Picks and Pans Review: Under the Cherry Moon

updated 08/04/1986 AT 01:00 AM EDT

originally published 08/04/1986 AT 01:00 AM EDT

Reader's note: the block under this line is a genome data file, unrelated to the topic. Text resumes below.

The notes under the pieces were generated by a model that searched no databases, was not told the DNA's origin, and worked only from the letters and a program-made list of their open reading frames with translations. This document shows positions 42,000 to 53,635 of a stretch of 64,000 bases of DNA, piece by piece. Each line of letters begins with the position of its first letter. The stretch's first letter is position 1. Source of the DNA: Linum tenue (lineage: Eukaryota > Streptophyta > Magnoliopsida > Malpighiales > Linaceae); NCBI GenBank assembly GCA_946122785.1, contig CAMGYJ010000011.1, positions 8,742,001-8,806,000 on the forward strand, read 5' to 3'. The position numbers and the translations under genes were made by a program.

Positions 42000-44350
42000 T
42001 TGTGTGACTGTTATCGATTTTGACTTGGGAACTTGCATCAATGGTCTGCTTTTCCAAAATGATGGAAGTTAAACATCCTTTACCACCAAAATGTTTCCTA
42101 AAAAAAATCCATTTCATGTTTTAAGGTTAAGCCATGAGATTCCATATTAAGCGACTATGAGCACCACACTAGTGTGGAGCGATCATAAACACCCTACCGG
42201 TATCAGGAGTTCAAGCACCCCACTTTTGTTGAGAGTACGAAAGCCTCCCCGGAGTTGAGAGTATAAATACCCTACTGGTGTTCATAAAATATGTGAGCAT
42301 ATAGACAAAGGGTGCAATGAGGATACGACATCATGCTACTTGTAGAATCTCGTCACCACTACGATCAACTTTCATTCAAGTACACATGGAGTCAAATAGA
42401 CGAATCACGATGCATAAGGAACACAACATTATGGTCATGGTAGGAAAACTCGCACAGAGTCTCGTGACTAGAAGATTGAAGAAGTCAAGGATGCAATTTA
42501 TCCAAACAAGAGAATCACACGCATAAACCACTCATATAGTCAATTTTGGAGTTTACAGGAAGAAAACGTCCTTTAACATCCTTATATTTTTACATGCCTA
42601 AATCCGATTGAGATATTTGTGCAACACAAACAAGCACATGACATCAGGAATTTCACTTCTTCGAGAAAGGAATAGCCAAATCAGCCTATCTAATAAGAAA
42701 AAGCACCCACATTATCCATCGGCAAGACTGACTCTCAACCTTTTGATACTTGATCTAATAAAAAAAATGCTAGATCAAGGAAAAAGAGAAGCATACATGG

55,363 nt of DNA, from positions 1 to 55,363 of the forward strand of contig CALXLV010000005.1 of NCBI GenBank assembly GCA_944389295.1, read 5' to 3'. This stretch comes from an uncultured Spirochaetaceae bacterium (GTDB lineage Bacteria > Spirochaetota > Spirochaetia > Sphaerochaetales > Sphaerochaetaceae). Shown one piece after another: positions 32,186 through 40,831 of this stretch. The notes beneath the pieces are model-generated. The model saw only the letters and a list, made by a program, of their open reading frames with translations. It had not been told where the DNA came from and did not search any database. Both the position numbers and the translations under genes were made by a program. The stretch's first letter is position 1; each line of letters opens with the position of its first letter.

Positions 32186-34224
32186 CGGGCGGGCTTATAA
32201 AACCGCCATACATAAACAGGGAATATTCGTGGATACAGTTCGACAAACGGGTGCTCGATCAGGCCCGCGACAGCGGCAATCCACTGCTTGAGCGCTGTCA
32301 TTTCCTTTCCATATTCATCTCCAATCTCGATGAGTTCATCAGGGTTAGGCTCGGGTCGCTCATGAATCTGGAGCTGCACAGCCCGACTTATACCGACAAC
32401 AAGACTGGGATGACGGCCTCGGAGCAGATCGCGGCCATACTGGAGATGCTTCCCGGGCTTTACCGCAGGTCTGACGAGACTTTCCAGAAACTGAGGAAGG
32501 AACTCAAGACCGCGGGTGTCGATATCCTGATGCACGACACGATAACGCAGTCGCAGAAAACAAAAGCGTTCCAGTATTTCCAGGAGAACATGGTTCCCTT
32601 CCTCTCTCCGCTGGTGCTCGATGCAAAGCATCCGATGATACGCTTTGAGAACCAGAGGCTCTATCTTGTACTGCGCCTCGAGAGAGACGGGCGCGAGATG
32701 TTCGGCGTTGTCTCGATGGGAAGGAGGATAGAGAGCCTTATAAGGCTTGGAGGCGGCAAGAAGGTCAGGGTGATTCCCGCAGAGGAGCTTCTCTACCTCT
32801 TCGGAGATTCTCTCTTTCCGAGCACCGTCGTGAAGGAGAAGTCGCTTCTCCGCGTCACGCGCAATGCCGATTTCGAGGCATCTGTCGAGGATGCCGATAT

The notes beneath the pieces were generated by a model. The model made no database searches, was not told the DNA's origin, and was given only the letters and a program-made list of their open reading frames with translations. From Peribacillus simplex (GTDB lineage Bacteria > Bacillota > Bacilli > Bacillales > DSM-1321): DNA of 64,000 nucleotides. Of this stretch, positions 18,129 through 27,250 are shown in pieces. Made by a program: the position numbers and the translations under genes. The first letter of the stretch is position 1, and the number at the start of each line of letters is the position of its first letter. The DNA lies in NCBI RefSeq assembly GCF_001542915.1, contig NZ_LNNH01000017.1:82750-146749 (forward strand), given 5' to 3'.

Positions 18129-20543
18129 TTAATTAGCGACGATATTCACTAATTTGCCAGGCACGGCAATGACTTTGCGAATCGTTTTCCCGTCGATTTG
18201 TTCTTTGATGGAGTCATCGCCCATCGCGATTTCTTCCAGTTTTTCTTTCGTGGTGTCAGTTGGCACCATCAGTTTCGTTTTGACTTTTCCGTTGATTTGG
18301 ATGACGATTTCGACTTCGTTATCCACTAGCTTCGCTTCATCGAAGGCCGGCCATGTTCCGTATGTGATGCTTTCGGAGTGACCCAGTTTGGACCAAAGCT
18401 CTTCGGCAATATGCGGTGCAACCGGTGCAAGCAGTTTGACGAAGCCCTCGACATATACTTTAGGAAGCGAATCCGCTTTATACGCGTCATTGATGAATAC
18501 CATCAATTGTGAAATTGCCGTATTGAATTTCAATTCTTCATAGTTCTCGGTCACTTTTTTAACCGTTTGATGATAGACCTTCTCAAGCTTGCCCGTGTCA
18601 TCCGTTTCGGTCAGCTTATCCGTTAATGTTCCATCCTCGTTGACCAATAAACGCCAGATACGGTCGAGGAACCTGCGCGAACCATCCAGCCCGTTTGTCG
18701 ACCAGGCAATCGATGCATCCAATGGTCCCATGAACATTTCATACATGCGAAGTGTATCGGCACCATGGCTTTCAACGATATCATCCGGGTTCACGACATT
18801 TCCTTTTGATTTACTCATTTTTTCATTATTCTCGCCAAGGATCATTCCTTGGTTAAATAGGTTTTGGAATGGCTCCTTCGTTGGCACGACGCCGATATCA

It's all but impossible to take this film seriously. For one thing, "a film by Prince" sounds like a German shepherd's home movie. For another, in his first directing try Prince seems to have been trying to wrap up an Oscar for lifetime achievement in narcissism. Playing a lounge-pianist-gigolo on the Riviera, he flounces, primps, preens, leers, flirts and minces through what amounts to a nearly nonstop close-up. The tone is set by the opening shot, in which he shows himself seated at a piano wearing a garish shirt and a sequined flapper's cap: He looks like a silent movie vamp with a mustache and too much eye makeup. There are moments when he seems to be sending himself up. At one point he says he's floating, and his co-star, the Julie Andrews-like newcomer, Kristin Scott-Thomas, says, "It would be easy to float with a head as inflated as yours." But it would take 11 boxcars full of Jerry Lewis movies to disarm the self-adoration Cherry Moon suggests. It's all in black and white—in homage to the '40s romantic movies Prince admires—and while he wrote all the music, he performs only briefly onscreen. The basic plot has him falling in love with a rich socialite, Scott-Thomas. Her father, sternly played by Steven (Rambo) Berkoff, questions his daughter's taste in men. Predictable consequences ensue. As a director, Prince demonstrates an eye for intriguing images, yet he does not always notice when his actors' attention wanders. Scott-Thomas' eyes sometimes roll as if she's about to faint. And the script, by Becky Johnston, takes a thudding, melodramatic turn at the end of what has been a romantic comedy. Like Elvis Presley, Prince has the charisma to carry an atrocious movie—real fans just want to see him—but even Elvis never got so carried away with himself that he thought he could direct. (PG-13)

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